“I remember when, I remember, I remember when I lost my mind

There was something so pleasant about that place.

Even your emotions had an echo 
In so much space

And when you’re out there Without care,

Yeah, I was out of touch, But it wasn’t because I didn’t know enough

I just knew too much

Does that make me crazy? Does that make me crazy? Does that make me crazy?

Possibly [radio version] Probably [album version]

And I hope that you are having the time of your life

But think twice, that’s my only advice

Come on now,

Who do you, who do you, who do you, who do you think you are,

Ha ha ha bless your soul

You really think you’re in control

Well, I think you’re crazy, I think you’re crazy, I think you’re crazy

Just like me

My heroes had the heart to lose their lives out on a limb

And all I remember is thinking, I want to be like them

Ever since I was little, ever since I was little it looked like fun

And it’s no coincidence I’ve come, And I can die when I’m done

Maybe I’m crazy, Maybe you’re crazy, Maybe we’re crazy


Uh, uh”

We need to practice thinking about what we practice.

We can choose.

Flexibility Is Relative

The Work

The Progressions

The Achievements

The Cycle Repeats

It all comes down to perspective.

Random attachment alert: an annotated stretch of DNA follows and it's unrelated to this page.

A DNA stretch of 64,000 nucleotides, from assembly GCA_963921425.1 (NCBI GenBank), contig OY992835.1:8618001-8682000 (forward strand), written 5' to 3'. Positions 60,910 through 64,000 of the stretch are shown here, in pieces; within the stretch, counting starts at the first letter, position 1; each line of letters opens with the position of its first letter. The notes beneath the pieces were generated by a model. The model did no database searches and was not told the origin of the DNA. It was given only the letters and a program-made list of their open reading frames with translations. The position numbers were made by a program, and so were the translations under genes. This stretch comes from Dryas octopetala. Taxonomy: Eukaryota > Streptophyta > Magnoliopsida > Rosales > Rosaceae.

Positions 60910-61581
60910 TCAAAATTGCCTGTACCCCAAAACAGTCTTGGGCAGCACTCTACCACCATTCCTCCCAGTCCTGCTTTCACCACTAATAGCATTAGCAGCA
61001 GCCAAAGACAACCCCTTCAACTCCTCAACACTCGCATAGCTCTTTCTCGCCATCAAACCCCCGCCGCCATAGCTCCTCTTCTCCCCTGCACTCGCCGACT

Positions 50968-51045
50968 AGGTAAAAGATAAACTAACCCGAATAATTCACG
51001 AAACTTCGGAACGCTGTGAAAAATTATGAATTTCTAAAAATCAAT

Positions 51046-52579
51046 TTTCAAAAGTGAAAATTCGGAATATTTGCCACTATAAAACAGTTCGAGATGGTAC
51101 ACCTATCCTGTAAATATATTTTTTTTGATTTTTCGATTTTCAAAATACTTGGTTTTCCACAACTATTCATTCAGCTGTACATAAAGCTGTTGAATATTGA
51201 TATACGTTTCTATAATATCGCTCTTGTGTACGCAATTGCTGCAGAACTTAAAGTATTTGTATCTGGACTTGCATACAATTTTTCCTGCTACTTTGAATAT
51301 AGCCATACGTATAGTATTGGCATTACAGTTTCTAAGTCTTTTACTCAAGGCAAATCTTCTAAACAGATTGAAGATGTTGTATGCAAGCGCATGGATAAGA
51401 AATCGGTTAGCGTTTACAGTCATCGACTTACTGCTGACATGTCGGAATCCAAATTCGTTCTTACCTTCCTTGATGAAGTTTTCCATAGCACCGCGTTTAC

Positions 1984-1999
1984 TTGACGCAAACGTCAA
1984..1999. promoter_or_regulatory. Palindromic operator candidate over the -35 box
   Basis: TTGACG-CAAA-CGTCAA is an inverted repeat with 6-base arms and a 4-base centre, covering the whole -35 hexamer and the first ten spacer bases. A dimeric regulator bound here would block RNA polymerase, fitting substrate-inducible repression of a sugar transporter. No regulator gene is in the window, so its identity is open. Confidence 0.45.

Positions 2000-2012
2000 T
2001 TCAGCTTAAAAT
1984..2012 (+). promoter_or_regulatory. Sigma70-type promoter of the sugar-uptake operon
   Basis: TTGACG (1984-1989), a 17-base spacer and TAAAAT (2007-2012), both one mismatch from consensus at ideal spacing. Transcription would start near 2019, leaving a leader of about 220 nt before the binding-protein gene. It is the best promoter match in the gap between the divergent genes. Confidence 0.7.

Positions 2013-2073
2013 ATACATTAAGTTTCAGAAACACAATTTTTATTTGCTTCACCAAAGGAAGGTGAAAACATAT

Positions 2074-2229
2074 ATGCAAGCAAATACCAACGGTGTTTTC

Many years ago, when I was fairly new to Ashtanga Yoga (having about six years of an inconsistent practice under my belt), my Yoga teacher casually mentioned how stiff she was feeling that particular day.  Meanwhile, a very seasoned Yogi in her own rite; in 2000, she was authorized to teach by Sri. K. Pattabhi Jois, and in July 2009, she was in the first group of 40 students to receive Level 2 Authorization – to teach the Primary and Intermediate Series of Ashtanga Yoga.

How could she be stiff? Or even know what being inflexible meant anymore – just look at the positions she can put herself into…

It was a wonderful moment of realization for me – that elusive perspective.

All things are relative. Flexibility, strength, power, agility, fitness…it’s all relative to where you are presently. Even if you are a competitive athlete; first you have to relate to your present level of fitness/ability before you can compete against your opponent.

Therefore, when inactive or active people compare themselves to me or to others, I understand – their perspective dial is cloudy; they have forgotten.

Where YOU are right now is all that matters. Where YOU will be tomorrow is insignificant.


I think a lot about how I speak to children. I teach my children that if they fail they should try again…anybody need to hear the bicycle analogy? It’s the same for us. Just because we are adult doesn’t mean that we have to excel at our first, second or third attempts. Go back in time for a minute. Stop and explore an internal dialogue, which supports your efforts, with honesty and honest effort, without expectation.  What does that dialogue sound like?


I was going to say: If you try, it will happen. But “IT” is an expectation in itself. Yoga is about being – being in the moment. Forget about “IT” and just be in the now.

Without being esoteric, what I’m trying to convey is that “IT” is simply in your daily practice. The daily self-guided practice can be applied to everything we do (your 4 minute morning, your HIIT workout etc.), because when we engage in a self-guided practice, we are teaching ourselves, we are learning about ourself.